That said, despite the disappointing ending, it was a ton of fun, so on Wednesday, I’ll have a second part, a retrospective on the 2014 Red Wings season, complete with photos!

 

Greg Maddux as a Minor Leaguer… VIDEOS

Thanks Youtube! While looking up “Greg Maddux“, I found video of him as a 19-year-old in 1985 with the Peoria Chiefs. THREE VIDEOS OF IT, to be exact.

So, while I haven’t watched these yet, here are all three, for your viewing pleasure:

Part 1:

Part 2:

Part 3:

The Roller Coaster Red Wings head to the Postseason

When announcing lineups, the Rochester Red Wings often play “Love Rollercoaster”. It fits this season, as the AAA Twins affiliate seemed to be on one that had highs, lows, loops, corkscrews and no shortage of screaming and yelling. And now, after a blowout 13-3 victory on the final day of the season and a stunning 1-0 extra-inning defeat by the Norfolk Tides (AAA Orioles), the Wings now have made the playoffs for the first time since 2006 by virtue of holding a tie-breaker against Norfolk.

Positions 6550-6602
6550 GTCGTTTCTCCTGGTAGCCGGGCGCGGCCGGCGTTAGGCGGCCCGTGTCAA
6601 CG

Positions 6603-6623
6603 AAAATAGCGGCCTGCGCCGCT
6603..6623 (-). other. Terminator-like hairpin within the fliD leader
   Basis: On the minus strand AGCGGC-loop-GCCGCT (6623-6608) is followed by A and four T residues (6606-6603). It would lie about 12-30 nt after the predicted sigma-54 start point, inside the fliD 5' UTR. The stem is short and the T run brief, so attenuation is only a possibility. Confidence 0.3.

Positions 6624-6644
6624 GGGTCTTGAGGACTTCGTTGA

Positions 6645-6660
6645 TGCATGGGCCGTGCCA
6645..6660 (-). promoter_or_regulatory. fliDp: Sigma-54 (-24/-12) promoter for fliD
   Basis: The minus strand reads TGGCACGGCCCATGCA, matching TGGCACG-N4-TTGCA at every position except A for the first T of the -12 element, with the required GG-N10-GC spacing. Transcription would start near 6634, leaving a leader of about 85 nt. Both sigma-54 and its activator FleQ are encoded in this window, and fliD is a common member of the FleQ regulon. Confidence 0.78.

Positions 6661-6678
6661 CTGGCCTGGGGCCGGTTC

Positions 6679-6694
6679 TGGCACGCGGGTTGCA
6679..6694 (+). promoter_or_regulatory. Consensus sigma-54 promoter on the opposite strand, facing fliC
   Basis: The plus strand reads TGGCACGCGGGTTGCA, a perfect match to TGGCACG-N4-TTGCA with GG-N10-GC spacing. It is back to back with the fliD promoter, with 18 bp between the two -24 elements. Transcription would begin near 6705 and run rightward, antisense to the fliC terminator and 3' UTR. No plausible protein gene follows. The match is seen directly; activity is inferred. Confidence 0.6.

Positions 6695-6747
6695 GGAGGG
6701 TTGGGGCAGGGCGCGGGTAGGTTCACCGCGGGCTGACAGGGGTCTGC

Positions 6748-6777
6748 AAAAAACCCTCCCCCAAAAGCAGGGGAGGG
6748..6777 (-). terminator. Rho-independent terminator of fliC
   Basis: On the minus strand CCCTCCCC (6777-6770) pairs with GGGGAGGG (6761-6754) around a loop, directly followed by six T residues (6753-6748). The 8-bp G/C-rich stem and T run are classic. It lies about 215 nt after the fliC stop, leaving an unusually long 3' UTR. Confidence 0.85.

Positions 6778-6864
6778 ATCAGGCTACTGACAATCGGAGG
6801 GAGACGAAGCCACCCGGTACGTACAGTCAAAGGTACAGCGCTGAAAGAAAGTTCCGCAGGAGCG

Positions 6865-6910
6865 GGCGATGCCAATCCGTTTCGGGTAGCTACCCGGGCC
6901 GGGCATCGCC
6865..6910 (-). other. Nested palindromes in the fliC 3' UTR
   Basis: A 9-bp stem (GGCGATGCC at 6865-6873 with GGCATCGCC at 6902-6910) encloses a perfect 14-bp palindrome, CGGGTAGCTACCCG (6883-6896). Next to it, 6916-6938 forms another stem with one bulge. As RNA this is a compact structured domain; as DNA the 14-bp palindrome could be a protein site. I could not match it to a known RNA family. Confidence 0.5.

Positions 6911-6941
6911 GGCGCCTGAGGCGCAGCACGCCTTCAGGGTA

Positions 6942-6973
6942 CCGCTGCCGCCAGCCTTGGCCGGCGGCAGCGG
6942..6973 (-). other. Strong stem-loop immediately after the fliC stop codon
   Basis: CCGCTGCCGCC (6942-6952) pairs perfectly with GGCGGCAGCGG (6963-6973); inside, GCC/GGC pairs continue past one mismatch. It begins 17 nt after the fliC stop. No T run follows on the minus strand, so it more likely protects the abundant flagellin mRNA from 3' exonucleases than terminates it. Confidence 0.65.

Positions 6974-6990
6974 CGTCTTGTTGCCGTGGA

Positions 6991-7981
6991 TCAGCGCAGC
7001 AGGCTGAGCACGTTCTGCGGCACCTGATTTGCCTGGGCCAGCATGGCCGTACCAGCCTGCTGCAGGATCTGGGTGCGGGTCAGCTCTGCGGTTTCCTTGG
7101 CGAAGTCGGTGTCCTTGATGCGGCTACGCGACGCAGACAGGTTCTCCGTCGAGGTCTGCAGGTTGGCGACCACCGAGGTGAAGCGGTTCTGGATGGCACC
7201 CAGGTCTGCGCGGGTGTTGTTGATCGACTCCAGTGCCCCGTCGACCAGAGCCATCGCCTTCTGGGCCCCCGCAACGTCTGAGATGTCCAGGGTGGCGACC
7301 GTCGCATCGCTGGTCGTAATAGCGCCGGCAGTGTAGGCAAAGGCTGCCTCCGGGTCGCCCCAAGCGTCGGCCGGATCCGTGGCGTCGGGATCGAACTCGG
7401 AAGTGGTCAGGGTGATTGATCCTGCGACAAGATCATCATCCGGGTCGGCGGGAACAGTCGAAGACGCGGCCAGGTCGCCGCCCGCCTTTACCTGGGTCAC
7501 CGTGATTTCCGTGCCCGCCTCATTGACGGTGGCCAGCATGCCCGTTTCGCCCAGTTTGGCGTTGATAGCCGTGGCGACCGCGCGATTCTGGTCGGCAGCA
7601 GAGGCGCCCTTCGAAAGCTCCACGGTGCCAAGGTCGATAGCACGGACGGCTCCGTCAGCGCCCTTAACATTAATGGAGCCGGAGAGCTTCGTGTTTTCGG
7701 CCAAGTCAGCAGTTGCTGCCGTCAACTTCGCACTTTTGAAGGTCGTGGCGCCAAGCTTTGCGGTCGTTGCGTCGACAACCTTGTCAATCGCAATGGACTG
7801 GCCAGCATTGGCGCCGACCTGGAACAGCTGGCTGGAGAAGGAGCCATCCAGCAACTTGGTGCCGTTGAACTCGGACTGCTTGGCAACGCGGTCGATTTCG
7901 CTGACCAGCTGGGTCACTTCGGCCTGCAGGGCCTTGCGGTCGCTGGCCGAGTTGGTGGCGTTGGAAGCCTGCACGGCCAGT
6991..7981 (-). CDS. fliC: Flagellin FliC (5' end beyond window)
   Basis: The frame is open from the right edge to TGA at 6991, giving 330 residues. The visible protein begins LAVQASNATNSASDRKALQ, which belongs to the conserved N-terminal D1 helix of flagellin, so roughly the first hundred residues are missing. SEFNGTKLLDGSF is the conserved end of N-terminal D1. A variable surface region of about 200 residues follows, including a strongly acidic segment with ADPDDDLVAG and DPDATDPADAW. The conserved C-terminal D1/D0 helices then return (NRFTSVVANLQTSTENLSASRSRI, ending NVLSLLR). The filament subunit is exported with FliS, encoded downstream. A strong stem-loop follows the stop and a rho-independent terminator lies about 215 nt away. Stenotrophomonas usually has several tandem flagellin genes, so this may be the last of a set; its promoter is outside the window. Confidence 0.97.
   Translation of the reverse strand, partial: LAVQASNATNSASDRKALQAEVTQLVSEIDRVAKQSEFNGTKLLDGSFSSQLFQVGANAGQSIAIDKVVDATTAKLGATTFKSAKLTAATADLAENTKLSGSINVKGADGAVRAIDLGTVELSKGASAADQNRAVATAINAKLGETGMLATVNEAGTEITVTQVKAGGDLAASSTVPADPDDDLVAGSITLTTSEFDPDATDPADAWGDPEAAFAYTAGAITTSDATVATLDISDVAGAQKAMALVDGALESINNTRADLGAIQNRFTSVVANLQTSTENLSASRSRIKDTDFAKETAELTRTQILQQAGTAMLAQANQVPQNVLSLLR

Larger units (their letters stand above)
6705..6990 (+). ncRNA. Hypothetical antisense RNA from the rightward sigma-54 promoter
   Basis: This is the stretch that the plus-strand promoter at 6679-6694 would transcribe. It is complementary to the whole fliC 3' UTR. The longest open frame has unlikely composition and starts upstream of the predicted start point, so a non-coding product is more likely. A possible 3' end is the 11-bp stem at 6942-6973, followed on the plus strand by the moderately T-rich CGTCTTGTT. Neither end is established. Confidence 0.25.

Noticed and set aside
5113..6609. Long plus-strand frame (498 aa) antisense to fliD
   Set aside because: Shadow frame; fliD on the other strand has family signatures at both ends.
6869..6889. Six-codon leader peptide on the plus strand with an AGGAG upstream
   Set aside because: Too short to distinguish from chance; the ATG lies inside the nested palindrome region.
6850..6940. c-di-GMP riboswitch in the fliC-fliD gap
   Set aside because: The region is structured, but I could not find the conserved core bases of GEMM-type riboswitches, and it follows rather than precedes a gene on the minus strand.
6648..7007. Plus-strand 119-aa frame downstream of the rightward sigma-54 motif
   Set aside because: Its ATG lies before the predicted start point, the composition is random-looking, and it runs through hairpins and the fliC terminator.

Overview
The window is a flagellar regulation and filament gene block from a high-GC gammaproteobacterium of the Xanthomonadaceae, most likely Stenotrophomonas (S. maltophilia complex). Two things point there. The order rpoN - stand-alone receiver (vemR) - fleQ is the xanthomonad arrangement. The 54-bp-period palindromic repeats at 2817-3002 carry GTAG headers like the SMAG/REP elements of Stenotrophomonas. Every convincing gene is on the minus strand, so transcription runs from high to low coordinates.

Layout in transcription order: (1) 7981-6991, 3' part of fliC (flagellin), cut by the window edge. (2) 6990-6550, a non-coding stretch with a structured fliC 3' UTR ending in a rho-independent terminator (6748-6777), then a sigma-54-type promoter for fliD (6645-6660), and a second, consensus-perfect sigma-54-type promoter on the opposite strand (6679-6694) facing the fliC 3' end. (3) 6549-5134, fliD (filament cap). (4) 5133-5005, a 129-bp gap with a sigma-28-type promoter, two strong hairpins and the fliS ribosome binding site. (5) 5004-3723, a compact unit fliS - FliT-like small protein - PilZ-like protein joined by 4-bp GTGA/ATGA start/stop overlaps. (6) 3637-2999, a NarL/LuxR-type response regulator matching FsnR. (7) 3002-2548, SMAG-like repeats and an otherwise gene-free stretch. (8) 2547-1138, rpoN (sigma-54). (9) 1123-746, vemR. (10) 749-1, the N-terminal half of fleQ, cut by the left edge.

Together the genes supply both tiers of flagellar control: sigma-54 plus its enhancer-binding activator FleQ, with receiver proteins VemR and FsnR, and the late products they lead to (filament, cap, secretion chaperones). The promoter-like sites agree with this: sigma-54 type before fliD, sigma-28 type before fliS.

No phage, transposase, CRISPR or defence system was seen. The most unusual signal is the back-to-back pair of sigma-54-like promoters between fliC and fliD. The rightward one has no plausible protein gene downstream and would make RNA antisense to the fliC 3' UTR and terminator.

It was by no means a sure thing. Then again, there was very little “sure” about this season. The Wings started 2-11, they were in last place as late as May 29, they were in first later in the year, only to lose both that lead and also seemingly the wild card in a late skid after their best player (Chris Colabello) and best pitcher (Andrew Albers) were called up… and then, finally, at the end, they were able to pick themselves up and get to the playoffs, with a little luck.

(Go below the jump for more)